The Privacy Commissioner of Canada, Jennifer Stoddart, recently completed her 2006-2007 Annual Report to Parliament on Canada’s Privacy Act (the “Act”), one of two federal privacy laws (the other being the Personal Information Protection and Electronics Documents Act). Since 1983, the Act has sought to protect the personal information of individuals collected by government institutions, ensuring that Canadians can access and challenge the accuracy of information collected about them. According to the Report, there is an urgent need to reform the Act since it appears ill-equipped to deal with privacy problems in connection with technological advancements that were never considered when the original legislation was framed, such as the Internet, GPS and RFIDs.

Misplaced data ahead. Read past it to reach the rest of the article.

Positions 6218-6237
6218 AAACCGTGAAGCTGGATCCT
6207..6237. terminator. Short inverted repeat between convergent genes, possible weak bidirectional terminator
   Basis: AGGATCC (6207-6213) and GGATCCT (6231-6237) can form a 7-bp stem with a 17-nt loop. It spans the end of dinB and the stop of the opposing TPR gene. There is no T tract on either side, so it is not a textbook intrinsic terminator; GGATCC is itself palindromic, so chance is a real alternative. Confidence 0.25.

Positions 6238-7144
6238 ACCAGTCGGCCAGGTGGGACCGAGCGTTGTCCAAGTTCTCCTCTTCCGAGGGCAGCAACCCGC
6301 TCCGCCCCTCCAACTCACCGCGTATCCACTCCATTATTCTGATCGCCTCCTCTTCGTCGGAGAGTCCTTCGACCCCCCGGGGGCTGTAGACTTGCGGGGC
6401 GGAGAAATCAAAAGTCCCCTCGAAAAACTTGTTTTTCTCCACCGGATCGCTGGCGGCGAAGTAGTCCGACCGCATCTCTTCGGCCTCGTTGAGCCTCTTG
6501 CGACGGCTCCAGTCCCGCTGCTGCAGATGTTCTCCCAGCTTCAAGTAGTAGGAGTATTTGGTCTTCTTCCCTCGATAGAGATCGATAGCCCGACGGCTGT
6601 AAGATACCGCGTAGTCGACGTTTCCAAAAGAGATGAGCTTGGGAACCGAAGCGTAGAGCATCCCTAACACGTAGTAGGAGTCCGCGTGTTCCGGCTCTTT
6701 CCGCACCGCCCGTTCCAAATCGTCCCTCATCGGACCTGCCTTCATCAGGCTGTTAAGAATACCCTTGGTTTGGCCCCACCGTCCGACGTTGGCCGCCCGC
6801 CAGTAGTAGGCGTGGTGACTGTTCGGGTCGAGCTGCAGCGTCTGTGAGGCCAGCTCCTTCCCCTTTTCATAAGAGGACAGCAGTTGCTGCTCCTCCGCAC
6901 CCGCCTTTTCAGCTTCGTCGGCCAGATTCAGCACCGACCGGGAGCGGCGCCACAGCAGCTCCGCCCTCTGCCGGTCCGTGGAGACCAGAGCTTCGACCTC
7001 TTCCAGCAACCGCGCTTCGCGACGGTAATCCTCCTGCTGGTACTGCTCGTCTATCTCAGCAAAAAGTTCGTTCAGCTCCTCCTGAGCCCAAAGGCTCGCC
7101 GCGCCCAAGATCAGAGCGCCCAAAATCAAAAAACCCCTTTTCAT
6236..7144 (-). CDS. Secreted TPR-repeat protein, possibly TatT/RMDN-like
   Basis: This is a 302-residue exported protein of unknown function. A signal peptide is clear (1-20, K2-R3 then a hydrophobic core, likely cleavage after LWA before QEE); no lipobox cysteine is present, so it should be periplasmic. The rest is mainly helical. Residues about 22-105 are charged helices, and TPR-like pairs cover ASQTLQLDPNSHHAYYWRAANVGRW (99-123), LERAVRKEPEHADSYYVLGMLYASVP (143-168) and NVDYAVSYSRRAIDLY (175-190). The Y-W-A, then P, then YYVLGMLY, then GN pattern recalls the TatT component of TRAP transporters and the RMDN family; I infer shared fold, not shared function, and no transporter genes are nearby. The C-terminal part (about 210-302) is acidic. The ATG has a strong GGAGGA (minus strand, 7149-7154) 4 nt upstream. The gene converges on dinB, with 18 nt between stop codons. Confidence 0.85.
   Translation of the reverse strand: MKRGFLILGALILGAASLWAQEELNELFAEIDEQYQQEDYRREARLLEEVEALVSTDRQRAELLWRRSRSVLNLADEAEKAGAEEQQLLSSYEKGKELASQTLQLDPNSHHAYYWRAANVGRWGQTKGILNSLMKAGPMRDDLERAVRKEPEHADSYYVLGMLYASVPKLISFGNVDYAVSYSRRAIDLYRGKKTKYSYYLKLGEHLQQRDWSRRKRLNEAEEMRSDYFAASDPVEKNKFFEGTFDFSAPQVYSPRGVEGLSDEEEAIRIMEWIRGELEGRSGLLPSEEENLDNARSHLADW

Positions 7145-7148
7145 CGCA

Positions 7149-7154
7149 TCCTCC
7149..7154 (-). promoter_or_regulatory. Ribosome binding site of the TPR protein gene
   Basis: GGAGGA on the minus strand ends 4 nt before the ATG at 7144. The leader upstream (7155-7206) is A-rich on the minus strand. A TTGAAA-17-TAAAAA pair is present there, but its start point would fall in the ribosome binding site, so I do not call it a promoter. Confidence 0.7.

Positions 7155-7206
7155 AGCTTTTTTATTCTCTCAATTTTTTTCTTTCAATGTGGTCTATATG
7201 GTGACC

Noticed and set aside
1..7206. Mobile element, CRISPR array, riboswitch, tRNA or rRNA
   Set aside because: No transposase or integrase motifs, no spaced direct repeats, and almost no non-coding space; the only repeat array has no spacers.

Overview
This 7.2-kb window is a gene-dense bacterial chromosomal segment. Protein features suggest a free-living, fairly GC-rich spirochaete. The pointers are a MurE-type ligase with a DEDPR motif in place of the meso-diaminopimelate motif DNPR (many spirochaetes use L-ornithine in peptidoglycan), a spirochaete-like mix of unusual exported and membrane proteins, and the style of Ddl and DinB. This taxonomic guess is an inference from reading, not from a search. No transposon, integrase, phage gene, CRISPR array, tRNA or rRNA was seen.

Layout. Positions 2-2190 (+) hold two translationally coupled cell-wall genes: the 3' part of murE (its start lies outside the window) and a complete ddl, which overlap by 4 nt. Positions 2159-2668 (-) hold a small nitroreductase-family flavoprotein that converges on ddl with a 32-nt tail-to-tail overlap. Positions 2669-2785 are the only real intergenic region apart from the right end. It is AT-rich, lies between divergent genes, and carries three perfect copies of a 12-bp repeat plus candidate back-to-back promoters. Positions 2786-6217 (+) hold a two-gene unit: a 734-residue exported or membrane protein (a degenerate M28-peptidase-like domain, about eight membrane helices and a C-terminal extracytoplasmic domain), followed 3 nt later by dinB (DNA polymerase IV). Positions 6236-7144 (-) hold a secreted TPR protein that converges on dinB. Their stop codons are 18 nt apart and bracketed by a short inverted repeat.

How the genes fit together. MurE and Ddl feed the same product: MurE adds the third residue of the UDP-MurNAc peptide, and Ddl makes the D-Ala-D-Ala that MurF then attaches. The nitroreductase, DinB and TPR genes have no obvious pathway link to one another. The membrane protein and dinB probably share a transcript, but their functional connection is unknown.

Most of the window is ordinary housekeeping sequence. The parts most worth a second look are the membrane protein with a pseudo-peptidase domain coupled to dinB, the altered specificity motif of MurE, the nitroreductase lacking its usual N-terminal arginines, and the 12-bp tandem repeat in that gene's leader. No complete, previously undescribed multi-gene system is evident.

The Report further recommends specific attention to “Fair Information Principles” which will seek to protect private information held by online government systems. Another concern raised was transborder data flows to offshore locations whereby data leaving Canada may become subject to the laws of a foreign country, including search and seizure. The Report, therefore, concluded that the Act should be amended to balance the government’s need for transborder disclosure of information with the demands of Canadians that their information be protected according to national standards.
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